Being the deadliest conflict ever known to man, the war claimed between 70 million and 75 million lives. Most of the lives claimed were mere civilians.
The causes of WWII are still debatable to this day, but many historians and researchers have generally agreed that a lot of factors contributed to the second world War. These factors included the Second Italo-Ethiopian War, the Spanish Civil War, and the Second Sino-Japanese War, amongst others.
The aftermath of this event was so catastrophic that it ended the League of Nations, which was formed in 1919 and established the United Nations in 1945.
The United Nations was created to prevent future conflicts, which the League of Nations failed to do. It was also created to boost international cooperation among countries. This war also signified the beginning of the Nuclear Age, as many countries diversified their military capabilities with many nuclear weapons.
World War I
Ironically dubbed the “War to End All Wars”, WWI was the precursor to the Second World War, with the global conflict lasting between 1914 to 1918.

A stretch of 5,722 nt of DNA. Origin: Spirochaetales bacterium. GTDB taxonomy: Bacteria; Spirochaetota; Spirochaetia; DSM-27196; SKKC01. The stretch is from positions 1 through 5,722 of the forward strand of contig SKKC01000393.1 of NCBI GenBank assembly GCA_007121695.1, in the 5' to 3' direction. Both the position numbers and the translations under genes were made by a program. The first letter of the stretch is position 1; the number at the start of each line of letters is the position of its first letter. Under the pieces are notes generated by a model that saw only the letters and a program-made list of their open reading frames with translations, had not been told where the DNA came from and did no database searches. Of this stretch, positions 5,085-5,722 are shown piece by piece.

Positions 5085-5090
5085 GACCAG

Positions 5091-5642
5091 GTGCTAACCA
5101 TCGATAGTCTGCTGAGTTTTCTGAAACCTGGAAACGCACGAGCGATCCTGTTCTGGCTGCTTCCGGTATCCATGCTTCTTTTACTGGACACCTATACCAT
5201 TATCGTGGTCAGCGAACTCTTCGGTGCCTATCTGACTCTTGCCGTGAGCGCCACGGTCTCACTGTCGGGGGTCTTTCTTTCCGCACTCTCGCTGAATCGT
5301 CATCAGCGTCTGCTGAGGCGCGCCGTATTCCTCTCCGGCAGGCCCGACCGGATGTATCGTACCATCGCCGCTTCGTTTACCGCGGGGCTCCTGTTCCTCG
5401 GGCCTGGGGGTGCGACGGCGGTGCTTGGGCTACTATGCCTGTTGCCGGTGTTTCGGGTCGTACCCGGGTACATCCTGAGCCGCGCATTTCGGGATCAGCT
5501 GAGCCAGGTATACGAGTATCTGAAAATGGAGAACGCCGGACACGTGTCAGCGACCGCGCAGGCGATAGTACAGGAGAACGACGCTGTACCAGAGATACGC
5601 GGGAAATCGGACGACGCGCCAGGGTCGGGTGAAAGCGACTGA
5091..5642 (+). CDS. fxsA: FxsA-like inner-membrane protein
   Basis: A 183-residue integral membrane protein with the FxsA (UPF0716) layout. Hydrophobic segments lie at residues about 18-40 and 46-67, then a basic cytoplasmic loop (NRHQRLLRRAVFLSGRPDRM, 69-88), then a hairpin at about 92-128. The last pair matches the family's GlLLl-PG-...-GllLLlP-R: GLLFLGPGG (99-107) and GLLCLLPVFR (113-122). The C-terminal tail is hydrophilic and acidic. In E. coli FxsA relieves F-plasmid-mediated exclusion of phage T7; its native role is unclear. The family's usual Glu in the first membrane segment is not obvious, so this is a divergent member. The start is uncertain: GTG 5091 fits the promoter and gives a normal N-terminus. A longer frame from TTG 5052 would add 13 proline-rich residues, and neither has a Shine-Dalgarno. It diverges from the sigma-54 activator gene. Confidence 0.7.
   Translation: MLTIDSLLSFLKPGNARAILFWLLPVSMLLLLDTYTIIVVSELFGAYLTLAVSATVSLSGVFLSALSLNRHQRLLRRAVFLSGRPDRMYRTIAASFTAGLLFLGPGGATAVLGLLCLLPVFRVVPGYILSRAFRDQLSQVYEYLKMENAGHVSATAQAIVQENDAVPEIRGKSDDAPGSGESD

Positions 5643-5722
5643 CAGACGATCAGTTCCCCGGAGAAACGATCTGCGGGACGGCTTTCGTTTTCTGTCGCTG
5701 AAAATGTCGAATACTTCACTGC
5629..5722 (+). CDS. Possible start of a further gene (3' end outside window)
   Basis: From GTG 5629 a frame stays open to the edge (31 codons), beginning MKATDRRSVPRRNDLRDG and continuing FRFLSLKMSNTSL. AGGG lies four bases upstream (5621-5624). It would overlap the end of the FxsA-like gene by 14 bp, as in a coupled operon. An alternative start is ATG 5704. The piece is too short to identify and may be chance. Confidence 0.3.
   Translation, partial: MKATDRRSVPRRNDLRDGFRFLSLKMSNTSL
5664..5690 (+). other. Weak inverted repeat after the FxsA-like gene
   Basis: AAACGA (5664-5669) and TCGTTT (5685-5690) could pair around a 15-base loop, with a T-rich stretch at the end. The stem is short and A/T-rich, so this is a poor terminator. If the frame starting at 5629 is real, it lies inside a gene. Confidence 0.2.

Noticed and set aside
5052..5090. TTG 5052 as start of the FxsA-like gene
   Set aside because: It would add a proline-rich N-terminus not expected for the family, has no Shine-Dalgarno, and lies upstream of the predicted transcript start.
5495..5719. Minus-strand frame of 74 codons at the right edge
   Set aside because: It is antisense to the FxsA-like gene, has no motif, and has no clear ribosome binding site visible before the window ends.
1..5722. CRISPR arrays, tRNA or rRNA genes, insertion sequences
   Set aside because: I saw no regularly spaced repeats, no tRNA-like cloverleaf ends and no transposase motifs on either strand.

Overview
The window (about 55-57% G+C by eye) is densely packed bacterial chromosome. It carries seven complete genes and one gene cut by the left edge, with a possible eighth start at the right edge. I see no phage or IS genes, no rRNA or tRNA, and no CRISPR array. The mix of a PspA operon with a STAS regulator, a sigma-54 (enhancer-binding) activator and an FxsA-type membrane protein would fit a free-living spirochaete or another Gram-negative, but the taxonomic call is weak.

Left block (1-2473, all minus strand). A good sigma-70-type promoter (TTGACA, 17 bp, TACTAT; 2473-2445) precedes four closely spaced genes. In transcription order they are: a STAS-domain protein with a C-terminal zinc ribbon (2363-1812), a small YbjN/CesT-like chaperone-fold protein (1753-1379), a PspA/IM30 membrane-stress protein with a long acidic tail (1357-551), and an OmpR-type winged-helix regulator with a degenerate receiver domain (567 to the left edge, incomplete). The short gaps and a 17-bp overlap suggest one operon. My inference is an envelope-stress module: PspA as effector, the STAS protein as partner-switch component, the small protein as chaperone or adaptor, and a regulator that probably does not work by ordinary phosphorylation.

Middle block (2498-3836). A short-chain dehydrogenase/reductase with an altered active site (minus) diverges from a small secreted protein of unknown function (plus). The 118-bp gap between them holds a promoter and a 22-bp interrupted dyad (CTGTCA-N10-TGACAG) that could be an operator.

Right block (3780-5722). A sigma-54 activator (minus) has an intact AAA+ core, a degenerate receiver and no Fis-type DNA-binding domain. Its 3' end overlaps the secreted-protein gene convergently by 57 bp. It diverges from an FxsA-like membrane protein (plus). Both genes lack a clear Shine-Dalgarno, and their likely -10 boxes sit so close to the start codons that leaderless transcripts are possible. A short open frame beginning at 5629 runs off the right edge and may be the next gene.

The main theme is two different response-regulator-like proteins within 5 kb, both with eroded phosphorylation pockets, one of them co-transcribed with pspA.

This war is considered one of the deadliest conflicts in history, with over 9 million soldiers killed in military combat and another 23 million wounded. More than 5 million civilians were killed due to several factors —be it military action, hunger, and diseases.
With the war occurring between countries of Europe, the Russian Empire, the United States, and the Ottoman Empire, the Middle East, Africa, and even parts of Asia, WWI began to come to an end in late 1918, when the Central Powers —which comprised Germany, Austria-Hungary, the Ottoman Empire, Bulgaria, and others— began to collapse.
Bulgaria signed an armistice which was followed by the Ottoman Empire and then Austria-Hungary. After the German Revolution leader, Kaiser Wilhelm, found himself isolated on the war front, he fled the country, and Germany signed an armistice on the 11th of November.
The war also signified the end of various empires, including the dissolution of the Russian Empire in 1917, the German Empire in 1918, the Austrian-Hungarian Empire in 1920, and the Ottoman Empire in 1922.
This directly led to the formation of independent states, including Poland, Yugoslavia, and Czechoslovakia.
Japanese War Crimes
Dubbed the “Asian Holocaust,” the empire of Japan committed many atrocities and war crimes in various Asian-Pacific countries, mainly during the Second Sino-Japanese and Pacific Wars.